Flannel & Purls: Maker Spotlight•
Posted on July 04 2023
We are thrilled to feature Flannel & Purls by the incomparable Christopher Lewis for July's Maker Spotlight! Known for his phenomenal photos, hilarious reels, and poignant posts, Christopher (and his mustache) has a special place in our hearts. And now we're thrilled to show off those fabulous photos and his even more fabulous advice!
Check out what Flannel & Purls has to say about style, knitting newbies, and what would happen if you threatened his stash with a flamethrower.
You won't want to miss a word!
Flannel & Purls Question 1
Your Flannel & Purls posts are expertly yet seemingly effortlessly crafted, encouraging commentary, drawing a community. What advice would you give to fellow makers looking to find their voice and style, share their creative journey and build an engaged community?
Well, first and foremost, thank you for the kind words! Trust and believe: there is effort that goes into them. I'm a notoriously bad speller and I have to make sure everything is read by another person's eyes before it gets posted. SO. Like dance and movie soundtracks: the less effort there seems to be behind it, the more there actually is.
Alright, let's dig into this. Style, Voice, and Community. The mystic tryptic of social media. We need to break down each of these separately because they each have a different role to play in the overall impact.
Regarding voice: it's never that you need to find it, you just need to trust it. I know you don't want to hear it, but the truth of the matter is that you already have a voice that is beautiful and unique and perfect for the material you publish. It's all coming from the same brain! If you aren't sure where to start — or don't feel super excited about the idea of diving into full self-assuredness — lemme give you a really solid place to start: find someone whose work you admire... and do your version of that. Now, I know some of you are cringing at the distaste of this advice, but hear me out.
Humans rarely learn something new by means other than mimicry. From our infancy, we see, we emulate, we adapt. The fundamental process of learning new things is an act of replication. So. Is there someone whose work speaks to you? Work that feels apirational, that you dream of being similar to? Take a moment and really analyze what it is that you like about it. Which pieces work, which don't. Identify the part of their work that speaks to you and what you see yourself in.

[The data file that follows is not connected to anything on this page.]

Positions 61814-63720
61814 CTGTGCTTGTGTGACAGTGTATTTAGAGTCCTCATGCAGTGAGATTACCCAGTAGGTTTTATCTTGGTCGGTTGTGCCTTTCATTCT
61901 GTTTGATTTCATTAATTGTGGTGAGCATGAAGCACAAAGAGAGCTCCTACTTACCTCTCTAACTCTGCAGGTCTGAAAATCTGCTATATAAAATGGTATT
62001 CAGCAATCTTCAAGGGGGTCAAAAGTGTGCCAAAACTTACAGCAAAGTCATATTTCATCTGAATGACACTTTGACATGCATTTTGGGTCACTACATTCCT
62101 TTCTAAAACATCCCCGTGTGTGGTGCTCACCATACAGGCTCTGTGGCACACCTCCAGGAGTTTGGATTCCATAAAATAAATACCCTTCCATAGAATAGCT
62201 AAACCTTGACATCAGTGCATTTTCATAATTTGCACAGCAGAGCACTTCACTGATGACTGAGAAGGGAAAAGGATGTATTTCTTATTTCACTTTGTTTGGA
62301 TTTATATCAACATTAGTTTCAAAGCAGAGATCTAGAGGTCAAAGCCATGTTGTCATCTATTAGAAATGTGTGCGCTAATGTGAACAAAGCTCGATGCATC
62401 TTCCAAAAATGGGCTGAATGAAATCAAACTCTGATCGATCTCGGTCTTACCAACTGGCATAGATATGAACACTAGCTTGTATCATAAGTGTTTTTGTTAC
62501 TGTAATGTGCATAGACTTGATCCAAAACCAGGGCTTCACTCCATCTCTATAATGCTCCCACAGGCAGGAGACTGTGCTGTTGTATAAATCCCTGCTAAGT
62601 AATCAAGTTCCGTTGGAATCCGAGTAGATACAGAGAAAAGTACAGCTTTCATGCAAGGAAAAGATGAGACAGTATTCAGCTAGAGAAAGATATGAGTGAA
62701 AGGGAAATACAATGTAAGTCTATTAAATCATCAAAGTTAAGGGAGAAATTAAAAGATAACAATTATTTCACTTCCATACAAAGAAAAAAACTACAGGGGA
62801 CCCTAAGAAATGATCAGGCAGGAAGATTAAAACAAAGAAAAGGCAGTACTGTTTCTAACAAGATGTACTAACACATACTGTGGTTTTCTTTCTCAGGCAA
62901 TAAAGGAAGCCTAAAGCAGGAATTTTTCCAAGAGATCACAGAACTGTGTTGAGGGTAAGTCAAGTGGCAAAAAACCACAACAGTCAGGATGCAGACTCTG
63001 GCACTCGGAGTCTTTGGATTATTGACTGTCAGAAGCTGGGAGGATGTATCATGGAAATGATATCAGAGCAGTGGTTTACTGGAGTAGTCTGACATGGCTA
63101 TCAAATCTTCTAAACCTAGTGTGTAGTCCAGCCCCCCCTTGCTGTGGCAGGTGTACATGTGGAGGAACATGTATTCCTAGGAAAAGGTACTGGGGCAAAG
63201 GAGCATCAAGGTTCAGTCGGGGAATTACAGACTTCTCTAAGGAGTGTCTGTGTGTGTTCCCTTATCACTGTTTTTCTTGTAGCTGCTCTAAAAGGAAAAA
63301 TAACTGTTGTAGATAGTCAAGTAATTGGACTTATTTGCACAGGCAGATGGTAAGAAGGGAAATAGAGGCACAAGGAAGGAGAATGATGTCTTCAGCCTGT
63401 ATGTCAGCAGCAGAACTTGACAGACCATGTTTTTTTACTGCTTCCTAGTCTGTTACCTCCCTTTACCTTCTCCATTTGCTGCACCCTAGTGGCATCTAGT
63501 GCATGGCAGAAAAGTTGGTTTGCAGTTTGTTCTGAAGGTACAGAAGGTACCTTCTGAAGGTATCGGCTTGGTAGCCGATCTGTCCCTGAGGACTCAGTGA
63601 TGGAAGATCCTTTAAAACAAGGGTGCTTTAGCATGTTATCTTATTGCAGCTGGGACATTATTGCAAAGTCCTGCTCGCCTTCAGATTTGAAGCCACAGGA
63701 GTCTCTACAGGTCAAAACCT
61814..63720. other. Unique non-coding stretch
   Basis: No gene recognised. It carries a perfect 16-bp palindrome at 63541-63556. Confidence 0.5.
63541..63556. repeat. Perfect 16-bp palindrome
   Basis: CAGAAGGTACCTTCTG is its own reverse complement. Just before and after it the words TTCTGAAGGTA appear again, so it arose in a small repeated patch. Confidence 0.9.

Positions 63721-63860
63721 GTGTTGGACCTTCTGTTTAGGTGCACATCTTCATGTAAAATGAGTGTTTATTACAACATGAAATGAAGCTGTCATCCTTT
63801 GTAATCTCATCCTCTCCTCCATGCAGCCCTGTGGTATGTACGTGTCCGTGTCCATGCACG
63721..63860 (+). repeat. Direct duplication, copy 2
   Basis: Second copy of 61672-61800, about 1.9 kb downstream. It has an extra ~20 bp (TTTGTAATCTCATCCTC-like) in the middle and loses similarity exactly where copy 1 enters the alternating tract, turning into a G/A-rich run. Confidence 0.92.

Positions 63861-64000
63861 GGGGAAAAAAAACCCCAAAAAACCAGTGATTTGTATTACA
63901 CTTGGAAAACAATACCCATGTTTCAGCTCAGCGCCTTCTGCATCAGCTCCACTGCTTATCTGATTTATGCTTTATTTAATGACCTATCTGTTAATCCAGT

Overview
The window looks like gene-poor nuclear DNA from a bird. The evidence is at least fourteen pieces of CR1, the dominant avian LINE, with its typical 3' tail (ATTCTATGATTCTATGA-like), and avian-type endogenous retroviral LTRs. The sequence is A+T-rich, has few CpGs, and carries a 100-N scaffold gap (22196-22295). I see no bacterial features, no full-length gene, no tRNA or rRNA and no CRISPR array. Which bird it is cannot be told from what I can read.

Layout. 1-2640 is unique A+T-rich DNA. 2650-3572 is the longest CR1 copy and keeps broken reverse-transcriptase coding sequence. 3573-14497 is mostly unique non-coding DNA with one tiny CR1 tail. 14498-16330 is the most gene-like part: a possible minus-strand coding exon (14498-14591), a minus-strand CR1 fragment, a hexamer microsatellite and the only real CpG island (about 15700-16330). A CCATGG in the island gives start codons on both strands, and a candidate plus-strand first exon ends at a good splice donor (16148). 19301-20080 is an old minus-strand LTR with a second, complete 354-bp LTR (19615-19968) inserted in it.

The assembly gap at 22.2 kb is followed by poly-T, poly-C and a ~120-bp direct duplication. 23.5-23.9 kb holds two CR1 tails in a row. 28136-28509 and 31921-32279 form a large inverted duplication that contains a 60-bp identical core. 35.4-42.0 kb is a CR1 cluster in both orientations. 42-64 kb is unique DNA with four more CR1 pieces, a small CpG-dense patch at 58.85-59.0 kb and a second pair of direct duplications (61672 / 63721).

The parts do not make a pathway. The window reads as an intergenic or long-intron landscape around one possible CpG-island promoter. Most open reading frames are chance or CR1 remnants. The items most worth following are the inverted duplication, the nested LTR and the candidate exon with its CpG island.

As a personal example, my style of writing is deeply indebted to food writer Nigel Slater. The evocative, romantic language he uses to describe his cooking, garden, and life in Europe has viscerally influenced me. I have a shelf specifically dedicated to his books and I didn't even realize it until months later that when I'm writing my accessibility descriptions, I'm channeling his style. Never even crossed my mind! Allow your influences to pass through you as we talk about...
Style. The biggest, biggest piece of advice I can offer is: start doing stuff. Free yourself from the embarrassment and sheepishness that comes with trying new things. Don't be afraid to be seen trying in public, revel in the thrill of it. Social media feels like the biggest magnifying glass on the planet but please trust me when I say that everyone else is more worried about what they're doing than what you're doing. Let that free you up to try new things! Did you see a photo that was styled in a way that made you go "WOW?" Try it! See what you have around you that would work in a similar way!
Play with lighting, staging, styling, and props. Challenge yourself to fail and learn from the experience.
Your style will develop over time as a response to your growing creative vocabulary. Your brain is filled with countless ideas just waiting to be realized. Take all those ideas and put them to action. You will likely get it wrong the first go — we all do. But don't let that stop you from hitting it again and trying it over and over until you get it to a place that feels right to you.
Community... that's as much a mystery to me as it is to anyone else. I have nothing to hide here and refuse to lie! There's no magic equation to building a warm and enthusiastic community but what I can say is: people engage with people who engage with them. I talk with people. A lot. Multiple times a day, I sit down, read every single comment, like each of them, and respond to as many as I can. Not because I'm trying to build something but because these really kind folks took time out of their day to talk to me. The absolute least I can do is respond and thank them.